Every Downtown LA Restaurant You Need to Try Right Now
LA's got a ton of great neighborhoods, but few have undergone as massive a revitalization as Downtown LA. Courtesy of a building boom over the last decade and a half, DTLA's seen a slew of new housing, hotels, and museums -- but one of the most notable transformations in just the last few years is its metamorphosis into one the city’s hottest dining scenes that’s expanding at a dizzying pace.
It'd be impossible to call out every excellent DTLA restaurant worth hitting up (by the time you read this sentence, three more will have opened) but we've collected a helpful roster of many, many amazing venues that will fill virtually every need you have -- whether it’s a hot spot helmed by a celebrity chef, a reliable sushi bar, or a life-changing taco shop. See you Downtown.
Best for life-changing hummus: Bavel
500 Matteo Street
The same duo behind Downtown’s beloved Bestia opened this stunner of a space that honors their family roots with a menu of modern Middle Eastern dishes. There are flavor-packed powerhouses like slow-roasted lamb neck shawarma and marinated okra with whipped feta, but the real showstoppers are the couldn’t-be-creamier spreads including a duck-laced hummus and smoky baba ghanoush. The dining room’s suspended garden is pretty cool, too.
Best (and only!) way to try David Chang’s food in LA: Majordomo
1725 Naud Street
The legendary Momofuku man himself has arrived on the West Coast with what’s become one of LA's toughest reservations to land at this Chinatown beauty. He’s mixed both Asian and American styles of cooking to create an ever-changing menu of seriously inspired dishes. Certain dishes seem to be staying put, though, like the fried butterball potatoes, egg-and-smoked roe on bing bread, make-your-own Jumeokbap (rice and seaweed balls) along with large-format plates including a $190 short rib served with a long list accoutrements. Order them and others.
Best for tasty dinner inside an old rectory: Redbird
114 E Second Street
You’d never know that this bright and elegant space once housed clergymen (though the adjacent cathedral-turned-event-space Vibiana might give it away). Inside, longtime LA chef and restaurateur Neal Fraser churns out his take on modern American fare, with heavy focus on vibrant, layered dishes including chili-laced broccolini and foie gras with rhubarb jam and lychee. Bar director Tobin Shea also recently rolled out a massive new menu with 31 cocktails utilizing ingredients from the garden courtyard, so be sure to check that out as well.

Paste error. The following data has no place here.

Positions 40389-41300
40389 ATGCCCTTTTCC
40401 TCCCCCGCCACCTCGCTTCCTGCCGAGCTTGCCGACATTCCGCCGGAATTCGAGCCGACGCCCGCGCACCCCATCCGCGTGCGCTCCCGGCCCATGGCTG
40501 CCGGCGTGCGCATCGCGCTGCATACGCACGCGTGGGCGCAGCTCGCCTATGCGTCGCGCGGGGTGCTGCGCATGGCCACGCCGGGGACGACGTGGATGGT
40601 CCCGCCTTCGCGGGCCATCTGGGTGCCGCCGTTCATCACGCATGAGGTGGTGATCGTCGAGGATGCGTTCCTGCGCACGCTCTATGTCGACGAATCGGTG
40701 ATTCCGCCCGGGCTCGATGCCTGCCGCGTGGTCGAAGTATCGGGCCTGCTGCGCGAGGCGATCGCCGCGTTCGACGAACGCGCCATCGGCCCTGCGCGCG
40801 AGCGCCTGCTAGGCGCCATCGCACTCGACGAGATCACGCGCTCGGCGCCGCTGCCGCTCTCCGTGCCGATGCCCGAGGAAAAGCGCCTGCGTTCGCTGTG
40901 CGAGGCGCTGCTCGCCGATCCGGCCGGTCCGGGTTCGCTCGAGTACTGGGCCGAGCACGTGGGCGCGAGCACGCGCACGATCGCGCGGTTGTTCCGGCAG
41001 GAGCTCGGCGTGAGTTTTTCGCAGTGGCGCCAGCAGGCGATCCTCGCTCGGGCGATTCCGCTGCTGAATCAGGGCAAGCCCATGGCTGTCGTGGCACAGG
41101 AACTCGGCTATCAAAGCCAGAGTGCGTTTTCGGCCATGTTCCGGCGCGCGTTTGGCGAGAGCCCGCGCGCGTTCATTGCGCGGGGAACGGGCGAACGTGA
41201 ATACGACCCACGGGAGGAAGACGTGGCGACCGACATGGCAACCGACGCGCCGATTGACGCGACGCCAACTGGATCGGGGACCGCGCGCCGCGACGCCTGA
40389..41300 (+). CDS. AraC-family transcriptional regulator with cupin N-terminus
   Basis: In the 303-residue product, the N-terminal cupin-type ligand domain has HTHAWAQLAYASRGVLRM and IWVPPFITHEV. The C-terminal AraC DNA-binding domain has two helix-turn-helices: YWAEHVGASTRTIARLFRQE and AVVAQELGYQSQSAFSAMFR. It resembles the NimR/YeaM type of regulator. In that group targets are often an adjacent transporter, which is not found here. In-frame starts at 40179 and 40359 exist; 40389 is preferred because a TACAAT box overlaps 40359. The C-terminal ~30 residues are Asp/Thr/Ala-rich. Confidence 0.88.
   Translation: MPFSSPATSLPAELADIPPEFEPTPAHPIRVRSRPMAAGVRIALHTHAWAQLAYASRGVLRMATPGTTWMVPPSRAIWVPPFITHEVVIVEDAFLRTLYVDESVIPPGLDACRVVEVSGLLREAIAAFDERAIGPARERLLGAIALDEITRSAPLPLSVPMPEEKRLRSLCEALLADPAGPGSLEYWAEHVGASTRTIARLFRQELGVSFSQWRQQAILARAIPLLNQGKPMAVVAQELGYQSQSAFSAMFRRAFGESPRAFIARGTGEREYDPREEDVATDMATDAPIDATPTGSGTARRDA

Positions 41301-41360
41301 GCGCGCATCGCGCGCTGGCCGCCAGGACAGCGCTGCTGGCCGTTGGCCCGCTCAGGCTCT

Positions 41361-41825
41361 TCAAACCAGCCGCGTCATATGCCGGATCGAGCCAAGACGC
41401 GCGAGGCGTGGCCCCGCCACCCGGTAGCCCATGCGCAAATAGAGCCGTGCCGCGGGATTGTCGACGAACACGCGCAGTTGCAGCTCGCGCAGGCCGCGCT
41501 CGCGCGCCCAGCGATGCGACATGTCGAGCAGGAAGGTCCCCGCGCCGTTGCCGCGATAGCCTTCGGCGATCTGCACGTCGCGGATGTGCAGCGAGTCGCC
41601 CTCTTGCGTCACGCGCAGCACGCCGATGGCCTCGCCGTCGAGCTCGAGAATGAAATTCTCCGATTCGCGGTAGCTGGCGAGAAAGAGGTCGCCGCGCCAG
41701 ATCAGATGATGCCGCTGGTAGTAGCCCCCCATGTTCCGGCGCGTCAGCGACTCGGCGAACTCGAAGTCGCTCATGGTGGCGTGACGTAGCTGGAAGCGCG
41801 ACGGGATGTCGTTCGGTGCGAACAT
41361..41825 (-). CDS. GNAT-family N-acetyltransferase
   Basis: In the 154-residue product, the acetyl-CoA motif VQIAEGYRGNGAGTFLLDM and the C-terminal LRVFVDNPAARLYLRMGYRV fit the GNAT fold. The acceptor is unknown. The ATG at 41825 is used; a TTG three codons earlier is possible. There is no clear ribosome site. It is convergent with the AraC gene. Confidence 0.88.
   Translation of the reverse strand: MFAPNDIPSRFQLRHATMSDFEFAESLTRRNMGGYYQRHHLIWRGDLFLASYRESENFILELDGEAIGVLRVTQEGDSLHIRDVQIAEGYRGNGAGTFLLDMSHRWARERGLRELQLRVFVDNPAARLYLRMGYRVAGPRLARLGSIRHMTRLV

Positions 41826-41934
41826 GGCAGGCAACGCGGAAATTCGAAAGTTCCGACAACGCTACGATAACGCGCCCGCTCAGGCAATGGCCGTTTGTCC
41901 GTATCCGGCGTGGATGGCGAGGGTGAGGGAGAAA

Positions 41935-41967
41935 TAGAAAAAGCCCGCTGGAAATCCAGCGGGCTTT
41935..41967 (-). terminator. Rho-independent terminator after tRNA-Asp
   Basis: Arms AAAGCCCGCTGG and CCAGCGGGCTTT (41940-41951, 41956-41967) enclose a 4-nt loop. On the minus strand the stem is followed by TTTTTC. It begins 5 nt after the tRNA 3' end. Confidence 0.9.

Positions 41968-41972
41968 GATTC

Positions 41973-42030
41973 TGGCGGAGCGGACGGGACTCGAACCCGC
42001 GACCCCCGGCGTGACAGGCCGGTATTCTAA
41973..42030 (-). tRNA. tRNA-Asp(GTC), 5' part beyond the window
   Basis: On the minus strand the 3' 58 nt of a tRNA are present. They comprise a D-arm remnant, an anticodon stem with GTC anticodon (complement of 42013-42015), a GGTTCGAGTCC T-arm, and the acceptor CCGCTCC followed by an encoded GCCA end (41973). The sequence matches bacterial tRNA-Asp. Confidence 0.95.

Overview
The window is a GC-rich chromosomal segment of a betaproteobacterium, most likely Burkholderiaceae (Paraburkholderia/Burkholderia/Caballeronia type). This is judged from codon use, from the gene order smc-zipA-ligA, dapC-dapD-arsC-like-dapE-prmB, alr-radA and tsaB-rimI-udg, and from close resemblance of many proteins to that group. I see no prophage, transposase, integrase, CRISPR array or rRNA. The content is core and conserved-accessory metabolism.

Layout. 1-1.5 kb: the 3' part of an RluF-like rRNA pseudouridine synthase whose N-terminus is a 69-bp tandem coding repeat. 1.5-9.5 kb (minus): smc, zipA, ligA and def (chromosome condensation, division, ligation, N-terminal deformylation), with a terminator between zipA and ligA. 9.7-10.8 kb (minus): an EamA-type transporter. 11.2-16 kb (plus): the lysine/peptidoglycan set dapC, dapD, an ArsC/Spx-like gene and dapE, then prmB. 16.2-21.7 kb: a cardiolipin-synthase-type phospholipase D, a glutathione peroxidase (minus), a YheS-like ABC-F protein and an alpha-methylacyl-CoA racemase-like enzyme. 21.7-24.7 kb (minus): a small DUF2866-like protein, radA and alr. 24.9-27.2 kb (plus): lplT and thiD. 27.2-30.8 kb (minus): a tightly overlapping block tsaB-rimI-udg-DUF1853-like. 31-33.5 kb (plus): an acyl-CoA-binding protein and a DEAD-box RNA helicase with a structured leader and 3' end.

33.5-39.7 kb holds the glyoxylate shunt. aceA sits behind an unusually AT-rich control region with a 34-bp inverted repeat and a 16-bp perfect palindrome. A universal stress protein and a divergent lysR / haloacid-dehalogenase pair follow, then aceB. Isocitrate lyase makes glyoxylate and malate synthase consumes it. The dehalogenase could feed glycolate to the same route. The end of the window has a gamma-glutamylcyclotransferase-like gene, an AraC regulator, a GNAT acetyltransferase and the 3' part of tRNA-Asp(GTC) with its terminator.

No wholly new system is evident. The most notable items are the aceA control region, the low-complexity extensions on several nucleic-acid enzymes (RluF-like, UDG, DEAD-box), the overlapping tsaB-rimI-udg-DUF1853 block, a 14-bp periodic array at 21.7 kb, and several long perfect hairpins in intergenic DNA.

Best old-school sushi: Sushi Gen
422 E Second Street
In addition to looking the "LA sushi joint" part with its windowless strip mall location and line out the front door, this long-standing Little Tokyo restaurant never disappoints with some of the freshest fish in town. A lineup of serious sushi chefs slice up no-frills nigiri and sashimi, and lunch and dinner combo options are always a great deal.
Best under-the-radar chef’s counter experience: Rossoblu
1124 San Julian Street
It doesn’t get a lot of buzz – probably because it's tucked in the back of the sprawling dining room that’s flanked by a giant wall mural -- but the low bar seats surrounding the open kitchen are some of this rustic Bolognese-inspired restaurant’s best. It’s there you can watch chefs grill steak and spot prawns and put the finishing touches on fresh pasta... and then, of course, eat it.
Best fancy French: Le Petit Paris
418/420 Spring Street
This bi-level space in the historic El Dorado building already oozes drama with its chandeliers, beveled mirrored walls, and velvet seats, even before you get a look at the menu. If you really want to feel like you’re out for a Don Draper-style dinner, though, try one of the specialties they prepare tableside, like the whole Dover sole the server filets in front of you, or the black truffle-topped pasta that shows up inside a giant parmesan wheel and gets flambéed in cognac.
Best scene-y new spot: Dama
612 E 11th Street
From the gang behind the Westside’s sexy Scopa Italian Roots (which they say is in Venice, but we know is actually in Marina del Rey) comes this gorgeous Latin-inspired spot just across the courtyard from Rossoblu. The bar is bustling, the patio is packed, and the design has an old Havana vibe that pairs perfectly with its menu of mainly small plates. Think seafood tostada, whipped heirloom beans, and a crispy calamari bocadillo.
Best artery-clogging breakfast: Nickel Diner
524 S Main St
Maple-glazed bacon donuts! Brioche cinnamon toast! Corned beef and eggs! Homemade pop tarts! It’s all here at this diner that looks likes like the quintessential diner-in-a-movie kind of diner. Yes, there are healthier options on the menu as well -- but you’re not going here for the tofu scramble, so own your gluttony and dive into the deep end.
Best hotel restaurant: Nomad
649 S Olive Street
Eleven Madison Park’s Daniel Humm is at the helm of this all-day restaurant inside the same-named glam hotel, doing bright seasonal dishes like kampachi crudo with white peaches or suckling pig confit with charred cherries. There’s no shortage of spots to drink here, either, with the sophisticated Giannini Bar churning out creative cocktails on the ground level, and the view-heavy Rooftop Bar that also does a smattering of small plates and a duo of ice cream sandwiches.